Logistics “includes all tasks for integrated planning, coordination, implementation and control of goods flows as well as goods-related information from the sinks to the consumption sinks” (Gabler Wirtschaftslexikon). Furthermore, the task of logistics is to provide the right goods at the right time in the right quantity in the right place.

Logistics is thus characterised by a high degree of dynamism. Often the definition of which goods must actually be available at what location and at what time cannot be clarified. Changeability should therefore seem to be a fundamental element of logistics. For this reason, a rethinking of agile logistics has been taking place recently.

Agile logistics or lean?

Own illustration by idea of Valerod (2013)

Some time ago “Lean” was the absolute keyword of logistics and every manager proudly showed his Six Sigma Belt, now a rethinking to agile logistics is taking place (Valerod 2013, p. 12). According to modern studies, Lean works very well with predictable value chains. However, as soon as flexibility and high uncertainty are present in the supply chain, agile principles are recommended. With agile methods, software developers can react much faster to changes. According to the credo: Take change as a given and react to it!

agile supply chain
Own illustration by idea of Kumar at al. (2011)

But what exactly is such agile logistics? Kumar et al. (2011, p. 6410) provide a manifesto to describe. It shows the relationship between people, systems, strategies and technology. This model provides an initial approach to agile logistics and will be closely explored later in the project. Thus, the successful use of Scrum and Co. promotes communication in the supply chain and places greater demands on transparency for the clients. It calls for a certain degree of trust and common values.

Agile Supply Chain

Let’s put ourselves mentally on a large construction site: there are many different actors here (suppliers, forwarders, construction managers, specialist planners, technicians, etc.). All processes are not exactly planned, but we as a service provider have the task of obtaining all goods at the right time and reacting immediately to spontaneous changes in the construction. The requirements are transmitted to us by different construction managers and are often not 100% compatible with each other.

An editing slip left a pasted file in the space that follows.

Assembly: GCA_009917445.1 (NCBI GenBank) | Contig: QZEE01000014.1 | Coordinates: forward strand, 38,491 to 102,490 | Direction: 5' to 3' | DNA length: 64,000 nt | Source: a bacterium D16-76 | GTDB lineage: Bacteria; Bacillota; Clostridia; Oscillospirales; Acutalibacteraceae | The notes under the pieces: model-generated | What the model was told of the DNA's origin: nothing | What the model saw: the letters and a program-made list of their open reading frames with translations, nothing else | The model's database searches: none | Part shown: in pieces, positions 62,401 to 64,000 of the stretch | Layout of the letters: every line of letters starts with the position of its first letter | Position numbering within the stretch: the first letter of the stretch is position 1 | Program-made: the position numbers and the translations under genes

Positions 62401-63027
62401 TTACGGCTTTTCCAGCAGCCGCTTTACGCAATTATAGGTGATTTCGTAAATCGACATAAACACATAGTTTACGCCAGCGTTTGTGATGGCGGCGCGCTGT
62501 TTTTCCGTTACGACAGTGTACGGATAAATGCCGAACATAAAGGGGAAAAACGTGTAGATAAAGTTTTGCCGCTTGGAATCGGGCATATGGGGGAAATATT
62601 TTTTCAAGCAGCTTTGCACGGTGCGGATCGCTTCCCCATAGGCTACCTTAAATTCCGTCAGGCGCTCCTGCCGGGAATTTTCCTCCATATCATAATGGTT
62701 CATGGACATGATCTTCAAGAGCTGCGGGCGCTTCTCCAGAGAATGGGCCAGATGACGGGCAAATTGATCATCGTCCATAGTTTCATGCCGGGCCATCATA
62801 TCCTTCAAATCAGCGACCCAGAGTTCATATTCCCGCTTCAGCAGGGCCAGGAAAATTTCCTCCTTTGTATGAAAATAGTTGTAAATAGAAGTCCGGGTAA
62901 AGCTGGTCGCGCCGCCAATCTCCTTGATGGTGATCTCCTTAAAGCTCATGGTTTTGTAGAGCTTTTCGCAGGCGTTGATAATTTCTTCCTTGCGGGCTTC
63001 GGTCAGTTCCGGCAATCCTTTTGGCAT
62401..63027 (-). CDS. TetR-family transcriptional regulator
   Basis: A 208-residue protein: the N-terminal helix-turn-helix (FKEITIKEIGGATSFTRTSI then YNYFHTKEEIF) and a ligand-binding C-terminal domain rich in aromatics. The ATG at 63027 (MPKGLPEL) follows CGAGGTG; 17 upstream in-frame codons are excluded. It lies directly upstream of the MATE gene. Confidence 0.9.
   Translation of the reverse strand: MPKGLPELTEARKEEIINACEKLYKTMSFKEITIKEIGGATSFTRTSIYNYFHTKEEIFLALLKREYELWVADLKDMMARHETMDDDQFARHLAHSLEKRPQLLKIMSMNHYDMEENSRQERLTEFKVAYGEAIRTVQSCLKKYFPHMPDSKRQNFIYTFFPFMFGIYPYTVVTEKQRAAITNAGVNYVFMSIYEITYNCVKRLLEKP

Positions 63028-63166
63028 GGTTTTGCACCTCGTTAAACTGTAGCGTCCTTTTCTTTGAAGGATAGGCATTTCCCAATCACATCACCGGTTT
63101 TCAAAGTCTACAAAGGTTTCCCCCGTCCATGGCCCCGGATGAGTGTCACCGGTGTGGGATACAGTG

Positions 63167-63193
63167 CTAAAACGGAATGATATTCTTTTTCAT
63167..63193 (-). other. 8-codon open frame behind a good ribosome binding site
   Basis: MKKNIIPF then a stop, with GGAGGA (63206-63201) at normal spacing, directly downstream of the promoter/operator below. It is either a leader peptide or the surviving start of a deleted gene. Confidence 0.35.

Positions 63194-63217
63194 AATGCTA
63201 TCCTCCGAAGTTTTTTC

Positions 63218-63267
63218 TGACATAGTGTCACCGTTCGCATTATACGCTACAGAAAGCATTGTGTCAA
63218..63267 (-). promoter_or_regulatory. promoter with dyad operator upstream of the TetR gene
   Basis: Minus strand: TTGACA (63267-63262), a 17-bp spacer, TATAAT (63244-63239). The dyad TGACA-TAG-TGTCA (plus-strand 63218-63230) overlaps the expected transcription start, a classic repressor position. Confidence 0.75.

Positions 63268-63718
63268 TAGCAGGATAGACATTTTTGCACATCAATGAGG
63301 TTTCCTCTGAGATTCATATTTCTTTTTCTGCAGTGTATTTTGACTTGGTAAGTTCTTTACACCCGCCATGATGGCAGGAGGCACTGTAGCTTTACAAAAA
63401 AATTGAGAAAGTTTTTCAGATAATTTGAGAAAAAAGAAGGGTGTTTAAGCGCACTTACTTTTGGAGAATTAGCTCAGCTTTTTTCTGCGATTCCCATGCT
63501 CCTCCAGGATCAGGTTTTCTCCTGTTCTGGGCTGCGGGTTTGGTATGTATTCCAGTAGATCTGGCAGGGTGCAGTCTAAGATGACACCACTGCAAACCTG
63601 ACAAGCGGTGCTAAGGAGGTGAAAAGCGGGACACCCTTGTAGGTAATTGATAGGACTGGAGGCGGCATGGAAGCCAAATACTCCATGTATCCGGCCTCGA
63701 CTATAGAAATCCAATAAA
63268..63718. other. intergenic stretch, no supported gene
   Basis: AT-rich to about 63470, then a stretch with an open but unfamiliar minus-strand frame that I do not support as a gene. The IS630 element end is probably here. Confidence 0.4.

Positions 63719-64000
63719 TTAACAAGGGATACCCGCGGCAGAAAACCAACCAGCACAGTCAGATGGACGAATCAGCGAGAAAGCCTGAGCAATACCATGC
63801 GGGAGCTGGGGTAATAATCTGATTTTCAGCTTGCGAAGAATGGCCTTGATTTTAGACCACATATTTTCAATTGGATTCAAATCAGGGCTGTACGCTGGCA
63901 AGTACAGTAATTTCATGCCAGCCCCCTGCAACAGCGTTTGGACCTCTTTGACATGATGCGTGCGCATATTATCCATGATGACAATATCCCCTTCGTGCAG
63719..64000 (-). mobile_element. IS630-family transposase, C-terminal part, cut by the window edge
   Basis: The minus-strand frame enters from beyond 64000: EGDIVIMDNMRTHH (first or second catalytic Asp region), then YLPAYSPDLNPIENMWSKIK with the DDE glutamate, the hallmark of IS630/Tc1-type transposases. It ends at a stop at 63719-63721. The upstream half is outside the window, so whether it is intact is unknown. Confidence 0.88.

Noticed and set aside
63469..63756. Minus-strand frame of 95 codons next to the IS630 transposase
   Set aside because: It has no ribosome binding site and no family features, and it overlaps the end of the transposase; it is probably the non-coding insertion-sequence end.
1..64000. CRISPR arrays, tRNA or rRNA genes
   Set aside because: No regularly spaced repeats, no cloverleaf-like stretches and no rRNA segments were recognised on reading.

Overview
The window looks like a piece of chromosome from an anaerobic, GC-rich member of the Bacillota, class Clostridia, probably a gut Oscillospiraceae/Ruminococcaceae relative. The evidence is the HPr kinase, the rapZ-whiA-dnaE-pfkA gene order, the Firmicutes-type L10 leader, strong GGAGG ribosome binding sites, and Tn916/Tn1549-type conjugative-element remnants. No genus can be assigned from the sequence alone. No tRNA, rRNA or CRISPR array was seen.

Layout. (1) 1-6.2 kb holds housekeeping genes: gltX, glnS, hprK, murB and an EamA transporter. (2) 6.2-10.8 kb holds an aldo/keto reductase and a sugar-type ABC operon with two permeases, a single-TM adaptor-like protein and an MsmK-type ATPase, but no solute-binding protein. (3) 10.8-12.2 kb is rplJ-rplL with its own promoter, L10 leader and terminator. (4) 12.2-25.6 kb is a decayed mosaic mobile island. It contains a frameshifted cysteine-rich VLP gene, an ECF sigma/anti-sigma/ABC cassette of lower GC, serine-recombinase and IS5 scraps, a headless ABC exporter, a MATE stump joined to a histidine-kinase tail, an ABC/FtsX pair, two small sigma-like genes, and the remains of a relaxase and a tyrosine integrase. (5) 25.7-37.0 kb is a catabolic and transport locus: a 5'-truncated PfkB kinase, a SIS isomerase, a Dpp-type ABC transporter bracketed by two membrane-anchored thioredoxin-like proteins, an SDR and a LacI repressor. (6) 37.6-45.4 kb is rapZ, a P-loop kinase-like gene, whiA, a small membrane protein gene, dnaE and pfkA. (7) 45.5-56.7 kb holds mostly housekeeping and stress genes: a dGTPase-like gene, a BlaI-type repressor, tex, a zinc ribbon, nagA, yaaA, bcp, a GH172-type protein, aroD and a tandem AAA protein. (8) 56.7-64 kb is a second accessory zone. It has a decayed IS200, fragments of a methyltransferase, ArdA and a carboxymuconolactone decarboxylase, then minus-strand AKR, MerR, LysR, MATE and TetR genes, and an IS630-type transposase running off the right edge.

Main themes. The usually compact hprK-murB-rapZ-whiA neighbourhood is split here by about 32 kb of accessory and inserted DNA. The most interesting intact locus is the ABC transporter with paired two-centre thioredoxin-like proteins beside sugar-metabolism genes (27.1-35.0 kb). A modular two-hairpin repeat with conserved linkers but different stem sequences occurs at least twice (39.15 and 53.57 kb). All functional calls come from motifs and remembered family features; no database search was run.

One solution seems to be the principles of the Agile Supply Chain in the figure above. However, the question arises as to how I actually implement these in my logistics. One answer could be the new possibilities of Logistics 4.0.

Logistics 4.0 and the Agile Supply Chain?

Agile Manufactoring and Agile Logistics – Influencing Factors (own presentation based on a Murugan)

Logistics 4.0 is first and foremost a process revolution in industry. Highly flexible and acting units coordinate with each other in accordance with the principle of self-organization. According to kaufmann’s illustration (2013, p. 26), this small model already shows significant added value for logistics. With new business models and technologies, logistics will offer much more complex new opportunities through the overarching Industry 4.0.
If we combine the agile logistics approach and the possibilities, the individual members of the supply chain must now work more closely and better together. A common response is therefore important. In the first interviews it became apparent that Kotler et al. (2010) with their framework. Common values (agility) and goals are now often above the price, and common values and goals are more important than treaty design for effective cooperation.

Conversion strategy for agile logistics

A survey was conducted on the magazine DVZ and this showed that the logistics managers surveyed expect higher dynamics. 75% of respondents expect that digital transformation can bring greater agility and 70% are already starting to design the digital supply chain, while 48% admit that there is currently insufficient technological support.

Four key technologies have been defined for the solution. In the first place are supply chain ERP solutions, which lead to an improvement of data collection and follow the better use of big data solutions. These could be used to use simulation tools that increase predictability. Cloud solutions are also mentioned.

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Verwendete Quellen anzeigen

Kaufmann, T. (2015). Business models in Industry 4.0 and the Internet of Things: The path from entitlement to reality. Berlin: Springer Vieweg.

Kumar, V., Mishra, N., Chan, F. T. S., & Verma, A. (2011). Managing Warehousing in an Agile Supply Chain Environment: an F-AIS Algorithm Based Approach. International Journal of Production Research, 49(21), 6407-6426. http://doi.org/10.1080/00207543.2010.528057

Kotler, P., Kartajaya, H., & Setiawan, I. (2010). Marketing 3.0: The new dimension of marketing: From customer to human. Frankfurt am Main: Campus Verlag.

Valerod. Chapter 7 The agile supply chain Content. Retrieved from http://de.slideshare.net/valerod2/7-agile-supply-chain-23750309


I blog about the impact of digitalization on our working environment. For this purpose, I present content from science in a practical way and show helpful tips from my everyday work. I am a manager in an SME myself and I wrote my doctoral thesis at the University of Erlangen-Nuremberg at the chair of IT Management.

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